After the framing was finished the next thing to tackle was the exterior foam board and windows. The foam board, although not extremely thick, does help to prevent thermal bridging and provides a modest but noticeable increase in the R-value of the walls. Wood has an R-value of about 1 per inch of thickness. With 2×4″ walls this would give us an R-value of only 3.5 where the studs were. The 1/2″ foam board has an R-value of 3 so where it overlaps the studs the R-value is brought up to 6.5 which is almost double. This makes a big difference in the winter by reducing cold spots along the walls.

By spray foaming and taping the seams of the foam board it is now able perform double duty as both insulation and  vapor barrier. At this point in the build waterproofing the house was important for us because we didn’t want to have to deal with another flooding incident.

The first step to the foam board installation was to measure and run a chalk line along the studs to ensure the foam boards were installed evenly along the house.  The house is quite long so I had break up the chalk line into two or three different segments along the sides.



The chalk line can be seen in the picture below.



Since I wasn’t able to nail the boards on the trailer itself I used construction adhesive instead. Make sure that the adhesive you buy is compatible with foam board.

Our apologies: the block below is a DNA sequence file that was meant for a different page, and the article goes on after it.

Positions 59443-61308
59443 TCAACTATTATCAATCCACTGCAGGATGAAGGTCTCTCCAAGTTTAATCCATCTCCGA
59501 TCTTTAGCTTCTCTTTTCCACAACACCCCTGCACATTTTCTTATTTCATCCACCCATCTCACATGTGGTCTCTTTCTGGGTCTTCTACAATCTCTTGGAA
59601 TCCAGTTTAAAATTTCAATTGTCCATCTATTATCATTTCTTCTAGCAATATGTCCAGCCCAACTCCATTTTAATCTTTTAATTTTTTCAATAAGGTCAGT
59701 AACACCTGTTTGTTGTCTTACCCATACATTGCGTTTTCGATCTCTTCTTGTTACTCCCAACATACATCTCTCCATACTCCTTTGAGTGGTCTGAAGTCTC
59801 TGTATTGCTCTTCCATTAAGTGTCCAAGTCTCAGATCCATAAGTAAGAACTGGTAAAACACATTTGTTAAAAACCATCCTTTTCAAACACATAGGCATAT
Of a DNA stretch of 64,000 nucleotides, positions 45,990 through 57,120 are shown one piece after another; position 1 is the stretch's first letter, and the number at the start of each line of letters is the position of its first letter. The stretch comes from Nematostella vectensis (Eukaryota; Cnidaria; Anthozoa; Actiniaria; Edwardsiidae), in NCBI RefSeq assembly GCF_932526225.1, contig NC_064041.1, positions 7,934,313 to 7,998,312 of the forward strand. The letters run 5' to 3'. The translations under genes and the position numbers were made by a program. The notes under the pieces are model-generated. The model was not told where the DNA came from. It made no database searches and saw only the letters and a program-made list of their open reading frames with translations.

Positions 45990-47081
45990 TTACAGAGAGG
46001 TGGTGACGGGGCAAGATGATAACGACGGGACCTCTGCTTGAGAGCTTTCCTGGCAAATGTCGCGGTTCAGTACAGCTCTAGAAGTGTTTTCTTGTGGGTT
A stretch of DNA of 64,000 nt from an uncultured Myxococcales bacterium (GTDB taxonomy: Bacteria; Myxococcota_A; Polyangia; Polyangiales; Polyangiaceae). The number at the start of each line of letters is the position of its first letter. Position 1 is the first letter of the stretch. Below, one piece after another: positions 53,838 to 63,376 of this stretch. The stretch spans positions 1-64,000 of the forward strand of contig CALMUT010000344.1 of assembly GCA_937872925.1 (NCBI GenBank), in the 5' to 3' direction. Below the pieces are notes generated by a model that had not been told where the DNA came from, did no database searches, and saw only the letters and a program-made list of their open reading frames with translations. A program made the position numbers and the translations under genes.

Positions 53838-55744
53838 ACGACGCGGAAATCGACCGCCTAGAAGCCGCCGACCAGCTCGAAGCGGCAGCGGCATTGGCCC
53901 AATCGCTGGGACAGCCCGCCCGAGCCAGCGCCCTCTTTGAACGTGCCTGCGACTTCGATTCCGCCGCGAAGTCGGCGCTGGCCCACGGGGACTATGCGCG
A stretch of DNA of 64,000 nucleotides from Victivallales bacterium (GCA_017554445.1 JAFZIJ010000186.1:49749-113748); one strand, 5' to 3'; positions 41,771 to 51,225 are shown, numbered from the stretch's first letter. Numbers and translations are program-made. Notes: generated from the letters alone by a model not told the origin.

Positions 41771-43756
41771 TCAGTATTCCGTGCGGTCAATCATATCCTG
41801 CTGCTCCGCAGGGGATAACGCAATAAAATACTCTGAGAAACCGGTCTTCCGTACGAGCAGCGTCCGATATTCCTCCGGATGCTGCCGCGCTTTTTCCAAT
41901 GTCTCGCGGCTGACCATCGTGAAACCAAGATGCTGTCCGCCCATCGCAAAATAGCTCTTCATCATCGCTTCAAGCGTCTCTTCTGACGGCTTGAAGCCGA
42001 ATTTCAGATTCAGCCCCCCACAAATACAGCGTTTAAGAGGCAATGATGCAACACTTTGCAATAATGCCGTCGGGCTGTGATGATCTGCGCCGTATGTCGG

To secure the foam to the walls I used 1 ¾” roofing nails. There are special nails made for foam but they were expensive and wouldn’t have laid as flat to the foam anyway. I was careful to nail close to the edges of the foam board so that when I taped the seams I would also cover the nails. Nails that were in the middle of the board I also covered with tape to prevent leaking. Note that the fresh spray foam along the edges of the board I am nailing in the picture below has expended. I didn’t worry about wiping it away or trying to flatten it immediately after applying it to the seams. The spray foam tends to expand for awhile after application. This wasn’t an issue on the interior of the house since it was going to be covered with insulation anyway. On the exterior I applied the tuck tape before the spray foam cured and when I pressed the tape down it flattened the foam out.



Watch the video for a quick walk through of the foam board installed on our tiny house and another look at the metal strapping used to reinforce the framing.

Terms & Definitions:
Thermal Bridging: A thermal bridge, also called a cold bridge or heat bridge, is an area of an object (frequently a building) which has a significantly higher heat transfer than the surrounding materials resulting in an overall reduction in thermal insulation of the object or building.

R-value: the capacity of an insulating material to resist heat flow. The higher the R-value, the greater the insulating power.

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